Autism Sensitivity Training

for Law Enforcement & First Responders

Learn how to interact with individuals on the Autism Spectrum in community and emergency settings and reduce the possibility of misunderstanding or escalation when real situations arise.

In this 2-hour course, instructors from IBCCES will provide officers and first responders guidelines for interacting with individuals with ASD. The reported prevalence of Autism Spectrum Disorder (ASD) is nearly 1 in 68 school-age children, resulting in the likelihood that first responders will encounter someone with ASD during their career. These individuals are commonly the victims of criminal activities, may wander from home, or be mistaken as someone acting strangely in the community. The structure of this course will be a combination of in-seat learning and role-playing, with video scenarios and question and answer sessions.


  • Customized training options are available through online, in-person, or a facilitated live-streamed training with Certified Autism Specialists on-site.
  • Two-hour long training overviews vital information for officers and first responders with time for role-play scenarios.
  • In-person or live-streamed training can be delivered in blocks to allow all officers in every department to participate.
  • Online training is self-paced and can be taken at the trainee’s convenience.
  • Officers receive online certificates and digital badges to signify course completion and certification.

Officers will Learn the Following: 

  1. Introduction – What is ASD?
  2. Why is this training important?
  3. How do I recognize a person who may have ASD?
  4. How should I respond to be most successful with individuals with ASD?
  5. How can I best manage risk in situations involving individuals with ASD?
  6. Rehearsal: Practice
  7. Q&A




  • Communication Difficulties
  • Socially Awkward Behavior
  • Repetitive Behavior and/or Limited Interests

Information Gathering & Disclosures

  • Dispatch and Reporter Interview (e.g., witness interview)
  • Family/Caregiver/Service Provider (e.g., therapist, advocate)
  • Teacher

Interaction and Communication

  • Communication Limitations
  • Assistive Technologies/PECS
  • Officer Communication Strategies
  • De-escalation

Common Outcomes

  • Release or Turn-over to Parent/Guardian/Caretaker
  • Baker Act
  • Arrest

Common Calls for Service

  • Wandering/Elopement
  • Suspicious Person Call
  • Domestic Violence
  • Traffic Crashes
  • Traffic Stops

Local Resources and Role-Play Scenarios


In addition to the training, each attendee will receive their Autism Certificate with a wallet card, listing in the National Registry of Autism Certificants on the IBCCES website, and materials to keep for quick reference while working onsite in the field.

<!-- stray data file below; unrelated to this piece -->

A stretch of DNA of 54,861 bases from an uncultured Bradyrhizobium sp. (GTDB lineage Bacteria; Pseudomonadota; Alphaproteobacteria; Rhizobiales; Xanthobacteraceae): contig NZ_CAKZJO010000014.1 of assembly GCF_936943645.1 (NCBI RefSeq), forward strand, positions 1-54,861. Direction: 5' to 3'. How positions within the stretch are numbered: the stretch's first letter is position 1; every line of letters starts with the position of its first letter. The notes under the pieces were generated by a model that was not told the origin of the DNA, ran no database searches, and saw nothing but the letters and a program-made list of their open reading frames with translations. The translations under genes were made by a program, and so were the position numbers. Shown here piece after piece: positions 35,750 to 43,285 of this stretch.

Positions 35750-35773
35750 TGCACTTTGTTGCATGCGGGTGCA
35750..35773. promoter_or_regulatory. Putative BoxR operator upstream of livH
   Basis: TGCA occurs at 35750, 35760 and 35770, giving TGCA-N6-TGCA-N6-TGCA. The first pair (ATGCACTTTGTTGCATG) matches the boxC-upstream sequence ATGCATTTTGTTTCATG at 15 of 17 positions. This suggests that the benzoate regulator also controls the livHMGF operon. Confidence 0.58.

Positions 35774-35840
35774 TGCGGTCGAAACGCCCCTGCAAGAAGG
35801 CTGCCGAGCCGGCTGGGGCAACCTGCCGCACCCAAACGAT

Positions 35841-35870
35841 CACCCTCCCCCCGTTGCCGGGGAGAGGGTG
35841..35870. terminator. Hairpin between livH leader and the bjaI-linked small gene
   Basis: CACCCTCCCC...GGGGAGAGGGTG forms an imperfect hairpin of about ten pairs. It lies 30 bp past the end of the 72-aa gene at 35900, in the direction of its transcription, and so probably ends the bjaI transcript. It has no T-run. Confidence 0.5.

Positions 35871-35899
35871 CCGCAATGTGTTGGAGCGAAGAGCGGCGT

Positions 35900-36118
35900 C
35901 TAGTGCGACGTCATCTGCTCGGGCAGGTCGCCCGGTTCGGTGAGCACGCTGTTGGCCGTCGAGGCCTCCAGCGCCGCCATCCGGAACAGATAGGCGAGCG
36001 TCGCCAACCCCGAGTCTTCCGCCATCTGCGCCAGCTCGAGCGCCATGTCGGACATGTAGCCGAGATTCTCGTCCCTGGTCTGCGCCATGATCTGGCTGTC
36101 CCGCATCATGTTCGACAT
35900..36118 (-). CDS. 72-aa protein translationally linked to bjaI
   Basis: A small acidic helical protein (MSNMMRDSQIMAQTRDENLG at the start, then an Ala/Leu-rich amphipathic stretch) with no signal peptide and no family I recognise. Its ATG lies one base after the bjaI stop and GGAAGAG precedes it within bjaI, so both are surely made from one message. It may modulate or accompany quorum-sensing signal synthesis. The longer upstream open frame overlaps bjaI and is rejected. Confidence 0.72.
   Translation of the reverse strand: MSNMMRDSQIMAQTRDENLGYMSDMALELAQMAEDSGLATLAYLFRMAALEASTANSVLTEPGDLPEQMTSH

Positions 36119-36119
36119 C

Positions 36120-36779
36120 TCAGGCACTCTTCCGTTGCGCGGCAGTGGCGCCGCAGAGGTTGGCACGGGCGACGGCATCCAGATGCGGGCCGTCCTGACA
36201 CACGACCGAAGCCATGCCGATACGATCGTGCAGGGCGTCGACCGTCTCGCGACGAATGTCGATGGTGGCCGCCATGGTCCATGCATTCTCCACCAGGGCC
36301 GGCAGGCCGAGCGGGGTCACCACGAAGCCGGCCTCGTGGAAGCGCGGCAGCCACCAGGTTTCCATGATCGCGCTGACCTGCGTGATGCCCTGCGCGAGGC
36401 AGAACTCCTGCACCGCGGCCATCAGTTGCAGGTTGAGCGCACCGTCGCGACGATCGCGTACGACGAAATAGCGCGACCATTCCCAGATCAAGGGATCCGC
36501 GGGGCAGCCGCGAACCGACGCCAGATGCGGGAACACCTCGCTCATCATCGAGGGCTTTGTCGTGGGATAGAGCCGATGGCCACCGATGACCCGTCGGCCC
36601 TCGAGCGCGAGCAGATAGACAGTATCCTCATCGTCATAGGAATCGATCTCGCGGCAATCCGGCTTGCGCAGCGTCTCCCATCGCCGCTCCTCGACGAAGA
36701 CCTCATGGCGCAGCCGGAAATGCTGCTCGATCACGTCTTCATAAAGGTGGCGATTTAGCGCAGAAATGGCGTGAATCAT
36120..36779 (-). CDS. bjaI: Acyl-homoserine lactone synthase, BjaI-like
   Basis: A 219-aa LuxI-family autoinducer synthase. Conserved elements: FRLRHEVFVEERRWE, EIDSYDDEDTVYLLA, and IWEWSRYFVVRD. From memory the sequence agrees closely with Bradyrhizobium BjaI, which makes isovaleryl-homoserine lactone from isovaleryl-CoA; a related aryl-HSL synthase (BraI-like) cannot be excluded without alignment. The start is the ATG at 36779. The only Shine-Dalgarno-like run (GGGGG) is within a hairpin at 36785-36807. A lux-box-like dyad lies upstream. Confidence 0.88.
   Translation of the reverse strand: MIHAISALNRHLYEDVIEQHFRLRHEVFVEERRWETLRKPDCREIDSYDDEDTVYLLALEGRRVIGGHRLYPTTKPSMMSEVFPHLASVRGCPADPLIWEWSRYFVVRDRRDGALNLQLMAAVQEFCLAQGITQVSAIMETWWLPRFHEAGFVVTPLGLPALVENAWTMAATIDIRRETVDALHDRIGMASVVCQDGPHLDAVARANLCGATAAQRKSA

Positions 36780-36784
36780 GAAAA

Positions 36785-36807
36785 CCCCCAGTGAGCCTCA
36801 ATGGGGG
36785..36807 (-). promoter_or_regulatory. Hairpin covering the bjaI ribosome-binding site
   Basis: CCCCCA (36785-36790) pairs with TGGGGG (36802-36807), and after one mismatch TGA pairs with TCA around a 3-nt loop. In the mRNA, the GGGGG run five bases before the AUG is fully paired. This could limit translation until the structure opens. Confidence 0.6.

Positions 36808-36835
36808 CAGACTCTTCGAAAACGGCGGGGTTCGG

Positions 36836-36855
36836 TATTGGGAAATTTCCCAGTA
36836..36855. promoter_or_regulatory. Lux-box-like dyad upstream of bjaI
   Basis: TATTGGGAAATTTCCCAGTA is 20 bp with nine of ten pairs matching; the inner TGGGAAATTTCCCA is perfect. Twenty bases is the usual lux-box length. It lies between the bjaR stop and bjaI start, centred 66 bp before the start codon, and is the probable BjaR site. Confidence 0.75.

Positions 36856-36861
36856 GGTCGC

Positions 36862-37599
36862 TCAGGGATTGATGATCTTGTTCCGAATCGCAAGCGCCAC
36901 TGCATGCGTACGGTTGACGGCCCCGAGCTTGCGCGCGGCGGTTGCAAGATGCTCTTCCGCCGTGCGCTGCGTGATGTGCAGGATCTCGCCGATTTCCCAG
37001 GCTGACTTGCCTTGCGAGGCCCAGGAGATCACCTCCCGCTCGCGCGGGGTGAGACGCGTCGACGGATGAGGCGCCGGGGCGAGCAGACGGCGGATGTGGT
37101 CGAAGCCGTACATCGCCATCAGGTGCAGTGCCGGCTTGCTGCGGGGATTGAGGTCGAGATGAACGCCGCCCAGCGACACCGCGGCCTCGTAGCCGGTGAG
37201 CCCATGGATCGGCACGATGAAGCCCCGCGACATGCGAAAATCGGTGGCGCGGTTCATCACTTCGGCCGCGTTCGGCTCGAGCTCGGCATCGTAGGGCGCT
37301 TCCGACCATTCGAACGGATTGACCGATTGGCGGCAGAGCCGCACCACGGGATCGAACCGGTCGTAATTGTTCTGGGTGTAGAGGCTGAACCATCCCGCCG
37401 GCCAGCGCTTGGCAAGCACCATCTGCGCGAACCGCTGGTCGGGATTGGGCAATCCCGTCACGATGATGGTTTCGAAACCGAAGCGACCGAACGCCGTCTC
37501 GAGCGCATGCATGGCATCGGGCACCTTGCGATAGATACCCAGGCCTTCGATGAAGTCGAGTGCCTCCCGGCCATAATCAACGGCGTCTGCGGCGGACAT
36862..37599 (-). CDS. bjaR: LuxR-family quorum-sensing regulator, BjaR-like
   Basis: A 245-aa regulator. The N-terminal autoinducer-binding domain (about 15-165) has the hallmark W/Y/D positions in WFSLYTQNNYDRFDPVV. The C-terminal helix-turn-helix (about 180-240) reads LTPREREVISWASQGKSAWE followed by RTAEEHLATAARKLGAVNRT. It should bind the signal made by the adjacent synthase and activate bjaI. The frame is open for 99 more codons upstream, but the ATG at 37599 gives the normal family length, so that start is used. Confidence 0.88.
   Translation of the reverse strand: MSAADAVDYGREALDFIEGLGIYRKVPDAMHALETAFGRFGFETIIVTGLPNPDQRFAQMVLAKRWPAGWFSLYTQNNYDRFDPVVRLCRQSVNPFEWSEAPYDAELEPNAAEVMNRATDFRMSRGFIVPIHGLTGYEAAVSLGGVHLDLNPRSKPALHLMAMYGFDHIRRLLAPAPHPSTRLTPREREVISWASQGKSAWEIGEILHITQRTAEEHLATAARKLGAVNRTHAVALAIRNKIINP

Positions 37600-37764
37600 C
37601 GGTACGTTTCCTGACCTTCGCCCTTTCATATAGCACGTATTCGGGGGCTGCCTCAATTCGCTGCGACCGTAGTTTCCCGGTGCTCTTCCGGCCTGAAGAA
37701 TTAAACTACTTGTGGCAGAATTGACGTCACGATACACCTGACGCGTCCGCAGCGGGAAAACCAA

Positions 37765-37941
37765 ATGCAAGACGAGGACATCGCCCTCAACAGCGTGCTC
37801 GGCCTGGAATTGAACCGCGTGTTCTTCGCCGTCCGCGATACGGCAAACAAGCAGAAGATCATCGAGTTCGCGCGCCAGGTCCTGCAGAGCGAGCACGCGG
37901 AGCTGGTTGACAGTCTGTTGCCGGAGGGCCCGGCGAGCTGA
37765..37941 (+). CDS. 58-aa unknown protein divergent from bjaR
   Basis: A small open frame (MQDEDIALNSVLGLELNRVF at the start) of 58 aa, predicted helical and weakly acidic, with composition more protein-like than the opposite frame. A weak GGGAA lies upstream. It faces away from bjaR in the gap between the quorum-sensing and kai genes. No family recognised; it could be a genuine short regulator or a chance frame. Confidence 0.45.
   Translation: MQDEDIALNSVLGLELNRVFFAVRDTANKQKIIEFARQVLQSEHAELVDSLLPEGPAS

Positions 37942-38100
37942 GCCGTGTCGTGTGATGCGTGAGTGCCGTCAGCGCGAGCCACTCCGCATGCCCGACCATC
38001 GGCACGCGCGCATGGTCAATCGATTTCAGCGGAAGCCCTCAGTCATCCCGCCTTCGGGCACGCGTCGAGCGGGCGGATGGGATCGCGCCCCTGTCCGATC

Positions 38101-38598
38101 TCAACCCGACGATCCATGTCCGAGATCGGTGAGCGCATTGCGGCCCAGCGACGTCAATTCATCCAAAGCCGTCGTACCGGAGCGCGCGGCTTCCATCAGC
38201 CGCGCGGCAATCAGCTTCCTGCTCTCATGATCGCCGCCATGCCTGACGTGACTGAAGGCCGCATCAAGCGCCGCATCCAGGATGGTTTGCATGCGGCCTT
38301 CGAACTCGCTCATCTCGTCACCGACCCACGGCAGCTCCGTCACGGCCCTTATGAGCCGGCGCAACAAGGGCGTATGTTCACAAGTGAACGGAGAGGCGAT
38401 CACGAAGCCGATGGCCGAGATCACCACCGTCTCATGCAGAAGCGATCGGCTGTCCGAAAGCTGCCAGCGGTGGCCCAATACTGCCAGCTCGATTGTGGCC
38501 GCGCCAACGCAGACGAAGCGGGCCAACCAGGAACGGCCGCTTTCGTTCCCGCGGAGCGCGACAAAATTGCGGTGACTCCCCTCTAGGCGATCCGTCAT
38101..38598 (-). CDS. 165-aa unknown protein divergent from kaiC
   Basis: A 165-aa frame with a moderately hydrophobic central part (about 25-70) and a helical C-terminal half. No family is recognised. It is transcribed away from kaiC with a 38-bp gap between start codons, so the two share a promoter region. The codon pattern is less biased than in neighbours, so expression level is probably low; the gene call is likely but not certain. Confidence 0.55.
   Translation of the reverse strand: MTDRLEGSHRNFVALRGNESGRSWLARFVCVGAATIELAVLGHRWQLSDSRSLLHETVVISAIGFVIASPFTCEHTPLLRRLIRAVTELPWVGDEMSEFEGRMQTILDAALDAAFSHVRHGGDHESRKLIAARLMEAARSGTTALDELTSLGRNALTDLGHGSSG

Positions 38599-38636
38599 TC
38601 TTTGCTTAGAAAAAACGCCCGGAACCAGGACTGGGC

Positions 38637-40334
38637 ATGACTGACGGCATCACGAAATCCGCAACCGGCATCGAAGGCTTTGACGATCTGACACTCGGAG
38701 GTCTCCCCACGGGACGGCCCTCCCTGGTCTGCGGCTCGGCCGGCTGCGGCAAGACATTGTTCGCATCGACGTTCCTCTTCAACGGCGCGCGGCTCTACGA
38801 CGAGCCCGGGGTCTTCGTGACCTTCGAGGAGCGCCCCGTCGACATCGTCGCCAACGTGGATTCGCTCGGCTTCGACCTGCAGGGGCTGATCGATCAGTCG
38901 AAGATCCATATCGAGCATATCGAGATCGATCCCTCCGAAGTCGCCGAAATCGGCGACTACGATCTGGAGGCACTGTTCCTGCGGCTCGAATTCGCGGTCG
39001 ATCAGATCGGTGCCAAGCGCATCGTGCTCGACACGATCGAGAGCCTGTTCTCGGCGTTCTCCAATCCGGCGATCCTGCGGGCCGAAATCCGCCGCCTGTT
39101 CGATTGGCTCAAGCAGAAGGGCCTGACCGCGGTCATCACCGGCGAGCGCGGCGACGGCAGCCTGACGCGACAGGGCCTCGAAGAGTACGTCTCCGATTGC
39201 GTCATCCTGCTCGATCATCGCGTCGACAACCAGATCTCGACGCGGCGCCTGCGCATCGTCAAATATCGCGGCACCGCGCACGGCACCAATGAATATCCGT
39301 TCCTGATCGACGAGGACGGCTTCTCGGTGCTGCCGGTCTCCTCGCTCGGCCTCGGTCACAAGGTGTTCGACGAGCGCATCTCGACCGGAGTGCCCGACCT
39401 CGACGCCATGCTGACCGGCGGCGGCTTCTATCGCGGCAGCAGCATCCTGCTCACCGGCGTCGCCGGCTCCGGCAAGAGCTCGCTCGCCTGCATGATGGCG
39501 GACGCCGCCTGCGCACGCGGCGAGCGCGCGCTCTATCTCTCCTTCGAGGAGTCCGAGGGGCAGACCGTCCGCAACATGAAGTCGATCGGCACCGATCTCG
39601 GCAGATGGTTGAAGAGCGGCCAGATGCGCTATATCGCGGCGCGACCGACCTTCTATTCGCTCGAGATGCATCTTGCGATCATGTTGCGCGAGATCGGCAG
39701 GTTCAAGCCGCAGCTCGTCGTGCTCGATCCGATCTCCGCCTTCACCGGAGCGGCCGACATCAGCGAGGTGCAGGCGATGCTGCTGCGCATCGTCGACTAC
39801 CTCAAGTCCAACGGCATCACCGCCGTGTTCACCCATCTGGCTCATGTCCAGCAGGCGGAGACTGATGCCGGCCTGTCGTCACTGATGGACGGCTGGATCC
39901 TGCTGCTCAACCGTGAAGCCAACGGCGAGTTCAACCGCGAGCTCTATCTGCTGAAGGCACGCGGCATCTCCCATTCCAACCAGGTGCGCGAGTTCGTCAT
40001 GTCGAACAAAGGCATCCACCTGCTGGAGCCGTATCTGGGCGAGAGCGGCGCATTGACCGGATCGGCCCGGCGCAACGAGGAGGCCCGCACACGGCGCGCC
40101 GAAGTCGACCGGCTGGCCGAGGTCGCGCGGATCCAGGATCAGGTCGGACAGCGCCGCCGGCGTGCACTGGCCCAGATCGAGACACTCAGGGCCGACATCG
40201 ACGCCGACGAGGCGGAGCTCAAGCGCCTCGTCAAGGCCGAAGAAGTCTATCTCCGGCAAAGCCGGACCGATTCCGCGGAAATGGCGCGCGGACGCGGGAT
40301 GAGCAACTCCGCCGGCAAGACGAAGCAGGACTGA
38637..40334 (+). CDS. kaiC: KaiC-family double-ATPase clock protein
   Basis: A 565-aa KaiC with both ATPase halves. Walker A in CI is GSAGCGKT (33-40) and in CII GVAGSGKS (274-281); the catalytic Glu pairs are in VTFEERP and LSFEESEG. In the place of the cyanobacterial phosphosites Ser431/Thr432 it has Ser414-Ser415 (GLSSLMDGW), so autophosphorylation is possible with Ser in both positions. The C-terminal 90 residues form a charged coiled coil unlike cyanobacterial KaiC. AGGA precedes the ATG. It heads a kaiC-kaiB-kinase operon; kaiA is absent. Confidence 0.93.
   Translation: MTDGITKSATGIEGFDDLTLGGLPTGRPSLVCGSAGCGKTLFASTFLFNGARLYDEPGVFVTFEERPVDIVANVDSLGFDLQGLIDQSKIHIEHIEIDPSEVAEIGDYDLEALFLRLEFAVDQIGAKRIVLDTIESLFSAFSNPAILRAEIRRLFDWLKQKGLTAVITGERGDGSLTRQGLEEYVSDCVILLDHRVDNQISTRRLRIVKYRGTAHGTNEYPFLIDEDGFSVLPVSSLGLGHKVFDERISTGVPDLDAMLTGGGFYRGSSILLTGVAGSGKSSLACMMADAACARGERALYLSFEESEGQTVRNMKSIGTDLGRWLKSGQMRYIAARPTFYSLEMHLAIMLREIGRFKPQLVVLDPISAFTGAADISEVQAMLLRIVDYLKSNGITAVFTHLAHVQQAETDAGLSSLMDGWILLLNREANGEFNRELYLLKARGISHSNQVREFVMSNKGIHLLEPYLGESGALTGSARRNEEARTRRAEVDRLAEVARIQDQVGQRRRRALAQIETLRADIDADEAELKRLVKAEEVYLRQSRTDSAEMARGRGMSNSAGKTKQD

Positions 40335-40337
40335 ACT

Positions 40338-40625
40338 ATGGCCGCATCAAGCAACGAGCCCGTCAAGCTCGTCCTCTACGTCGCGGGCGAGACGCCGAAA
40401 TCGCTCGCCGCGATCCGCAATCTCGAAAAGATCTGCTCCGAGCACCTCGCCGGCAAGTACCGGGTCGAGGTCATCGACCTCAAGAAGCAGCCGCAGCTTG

Learn more about the Autism Certificate.









Dr. Michael E. Kelley

Dr. Michael E. Kelley received his doctorate in School Psychology with an emphasis in Behavior Analysis from Louisiana State University in 2003. Dr. Kelley has held faculty positions at Marcus Institute at Emory University in Atlanta, GA, the University of Southern

Maine in Portland, ME, and The Munroe-Meyer Institute at the University of Nebraska Medical Center in Omaha, NE. His research interests include assessment and intervention for severe behavioral disorders, pediatric feeding disorders, the symptoms of autism, and treatment relapse. Dr. Kelley has served on the Board
of Editors for the Journal of Applied Behavior Analysis (JABA) and the Journal of the Experimental Analysis of Behavior (JEAB), and has served as Associate Editor for JABA. He has also served as a Co-Principal Investigator for several federally funded grants.

Justine Henry, BCBA

Justine Henry received her M.S. in Applied Behavior Analysis, Florida Institute of Technology, Melbourne FL and B.A. in Psychology, Utah State University, Logan UT. Justine helped create the law enforcement training curriculum and supplemental videos

with a strong interest in law enforcement training in the autism field. Her areas of interest include verbal behavior, efficiency of early intervention services, and behavior reduction. In addition to training, she has nine years of experience working with children with autism and other related disabilities in home, center, and school-based settings.


The International Board of Credentialing and Continuing Education Standards (IBCCES) was established in 2001 to meet the training and credentialing needs of professionals who work with individuals with special needs. IBCCES has since expanded into over 42 different countries with training centers in the United States and Singapore and members all across the globe. Our Certified Autism Specialist, Board Certified Cognitive Specialist, Certified Autism Travel Professional and Certified Autism Center credentials were established with the highest standards in the industry. As a result, our programs have become the benchmark for those who work with cognitive disorders around the globe. In addition, IBCCES created and hosts the annual International Symposium on Cognitive Research & Disorders.  This global event brings together top neurologists, education leaders and healthcare experts with a focus on research, innovation and collaboration. For information about training and certification, visit ibcces.org.


Please fill out the form below to receive a customized quote for staff-wide training options.

Receive internationally-recognized autism training and certification with customized options developed specifically for law enforcement and first responders.

Contact Us Now